From Monsignor Charles Pope...
Pope Benedict XVI warned visiting U.S. bishops that “radical secularism” threatens the core values of American culture, and he called on the church in America, including politicians and other laypeople, to render “public moral witness” on crucial social issues.
This will call for greater courage and hard work than is evident in many clergy and laity in the Church today. Too often the instinct is to play it safe. And when we are outspoken it is only in the safety of like-minded family and friends. Public moral witness must begin with clergy but it cannot end there. Also public moral witness requires a deep commitment in terms of time and even money.
Increasingly for clergy, the pulpit cannot be a place for abstractions and generalities like “do good, avoid evil.” We have to speak clearly to the issues of our day and be willing to name them. Clear assessments like sin, mortal sin, hell, judgment, right, wrong, good, and evil, must once again find a place in our homilies. Further, we must name issues clearly, abortion, homosexual acts, fornication, contraception, neglect of the poor, greed, corruption and so forth. Ambiguity must give way to clarity. But clarity must also reflect charity. We are to speak the truth in love.
Parents too and every level of the laity must give clear moral witness to their children. Parents must be willing to raise and discipline their children and instruct them clearly in the faith and moral life. It is not enough to say what is taught, but good teaching must also address why. This takes courage and the sacrifice of time.
Catholics in general must be far more willing to enter the public square without apology or fear, and be willing to speak the truth in love. In so doing we must be willing to accept that we will be misquoted, misunderstood and ridiculed. We must accept that we will get it with both barrels and learn that, just because people are angry with us, does not mean we did anything wrong.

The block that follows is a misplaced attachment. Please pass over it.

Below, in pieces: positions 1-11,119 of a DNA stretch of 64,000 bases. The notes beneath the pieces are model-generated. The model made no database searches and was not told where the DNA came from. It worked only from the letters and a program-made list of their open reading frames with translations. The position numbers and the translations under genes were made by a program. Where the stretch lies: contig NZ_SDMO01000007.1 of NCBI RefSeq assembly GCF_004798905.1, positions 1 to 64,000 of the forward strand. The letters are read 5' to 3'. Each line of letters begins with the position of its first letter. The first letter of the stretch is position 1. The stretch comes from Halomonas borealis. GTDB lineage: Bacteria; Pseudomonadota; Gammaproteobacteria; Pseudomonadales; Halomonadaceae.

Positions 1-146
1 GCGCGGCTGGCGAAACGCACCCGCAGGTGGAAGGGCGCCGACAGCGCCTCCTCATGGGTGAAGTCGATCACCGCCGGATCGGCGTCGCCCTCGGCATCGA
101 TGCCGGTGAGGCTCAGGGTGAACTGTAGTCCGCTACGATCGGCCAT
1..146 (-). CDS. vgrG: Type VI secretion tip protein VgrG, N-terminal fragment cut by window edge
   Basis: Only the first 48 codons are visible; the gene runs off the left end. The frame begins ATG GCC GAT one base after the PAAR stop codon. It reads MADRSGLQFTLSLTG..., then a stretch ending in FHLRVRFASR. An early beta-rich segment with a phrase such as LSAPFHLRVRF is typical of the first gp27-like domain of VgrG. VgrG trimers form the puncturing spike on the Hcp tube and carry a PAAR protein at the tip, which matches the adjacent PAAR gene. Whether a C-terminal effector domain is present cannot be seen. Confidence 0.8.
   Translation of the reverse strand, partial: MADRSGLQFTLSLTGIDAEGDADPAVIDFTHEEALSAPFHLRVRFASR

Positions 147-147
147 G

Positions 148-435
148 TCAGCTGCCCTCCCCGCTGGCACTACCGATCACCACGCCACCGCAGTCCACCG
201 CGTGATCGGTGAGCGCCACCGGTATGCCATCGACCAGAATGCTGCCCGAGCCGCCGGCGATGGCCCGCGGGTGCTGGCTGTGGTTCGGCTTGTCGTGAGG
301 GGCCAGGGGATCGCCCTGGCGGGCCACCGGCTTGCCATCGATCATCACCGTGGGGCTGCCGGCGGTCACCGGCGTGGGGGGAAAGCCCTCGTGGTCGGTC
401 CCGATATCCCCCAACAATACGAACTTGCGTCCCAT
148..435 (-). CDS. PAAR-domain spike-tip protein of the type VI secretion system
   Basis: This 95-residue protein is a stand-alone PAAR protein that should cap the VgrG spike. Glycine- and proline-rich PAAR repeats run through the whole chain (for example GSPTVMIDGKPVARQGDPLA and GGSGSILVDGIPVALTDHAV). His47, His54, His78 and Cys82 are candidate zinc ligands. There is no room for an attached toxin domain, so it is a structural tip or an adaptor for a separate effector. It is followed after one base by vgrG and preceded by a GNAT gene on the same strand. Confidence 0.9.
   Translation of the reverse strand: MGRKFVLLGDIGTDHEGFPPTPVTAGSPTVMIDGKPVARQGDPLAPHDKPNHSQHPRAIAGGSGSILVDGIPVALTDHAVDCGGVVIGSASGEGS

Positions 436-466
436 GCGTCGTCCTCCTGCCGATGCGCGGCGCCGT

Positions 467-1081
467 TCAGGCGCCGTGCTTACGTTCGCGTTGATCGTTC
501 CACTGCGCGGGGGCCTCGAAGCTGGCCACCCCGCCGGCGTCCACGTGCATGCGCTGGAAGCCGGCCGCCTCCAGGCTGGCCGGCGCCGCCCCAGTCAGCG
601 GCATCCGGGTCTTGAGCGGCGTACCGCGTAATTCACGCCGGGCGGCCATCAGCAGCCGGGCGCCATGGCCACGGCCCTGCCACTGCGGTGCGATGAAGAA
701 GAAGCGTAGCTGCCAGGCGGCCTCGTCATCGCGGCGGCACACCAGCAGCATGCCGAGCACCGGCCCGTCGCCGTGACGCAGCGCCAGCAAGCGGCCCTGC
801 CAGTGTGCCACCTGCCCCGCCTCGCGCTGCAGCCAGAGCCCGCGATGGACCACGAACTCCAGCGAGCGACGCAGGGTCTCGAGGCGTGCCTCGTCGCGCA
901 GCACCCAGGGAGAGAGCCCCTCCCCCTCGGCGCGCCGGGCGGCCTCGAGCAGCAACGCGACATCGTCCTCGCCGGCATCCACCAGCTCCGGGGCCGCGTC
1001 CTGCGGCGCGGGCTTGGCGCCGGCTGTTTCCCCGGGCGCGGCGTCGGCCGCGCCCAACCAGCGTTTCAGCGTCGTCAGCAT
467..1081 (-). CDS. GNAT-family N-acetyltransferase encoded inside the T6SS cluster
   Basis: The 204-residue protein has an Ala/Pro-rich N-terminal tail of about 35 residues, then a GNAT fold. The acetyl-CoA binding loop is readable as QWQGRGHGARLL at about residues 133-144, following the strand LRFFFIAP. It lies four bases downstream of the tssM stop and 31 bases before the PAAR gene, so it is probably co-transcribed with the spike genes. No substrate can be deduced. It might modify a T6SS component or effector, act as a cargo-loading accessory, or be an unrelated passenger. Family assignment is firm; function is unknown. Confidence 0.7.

Opening with a dire assessment of the state of American society, the pope told the bishops that “powerful new cultural currents” have worn away the country’s traditional moral consensus, which was originally based on religious faith as well as ethical principles derived from natural law.
Yes, at only fifty years of age, I can remember a time when there was a general consensus on the basic moral issues. We had surely been wrong on race, but on most other matters there was a wide consensus that divorce, contraception, abortion, fornication, homosexual acts, disobedience and disrespect for authority by children, loud and obnoxious behavior, public lewdness, immodesty, and bad language were all wrong. I do not say we all lived these values perfectly in every way. But they were agreed upon benchmarks and were largely undisputed.
Whether they claim the authority of science or democracy, the pope said, militant secularists seek to stifle the Church’s proclamation of these “unchanging moral truths.” Such a movement inevitably leads to the prevalence of “reductionist and totalitarian readings of the human person and the nature of society.” - Source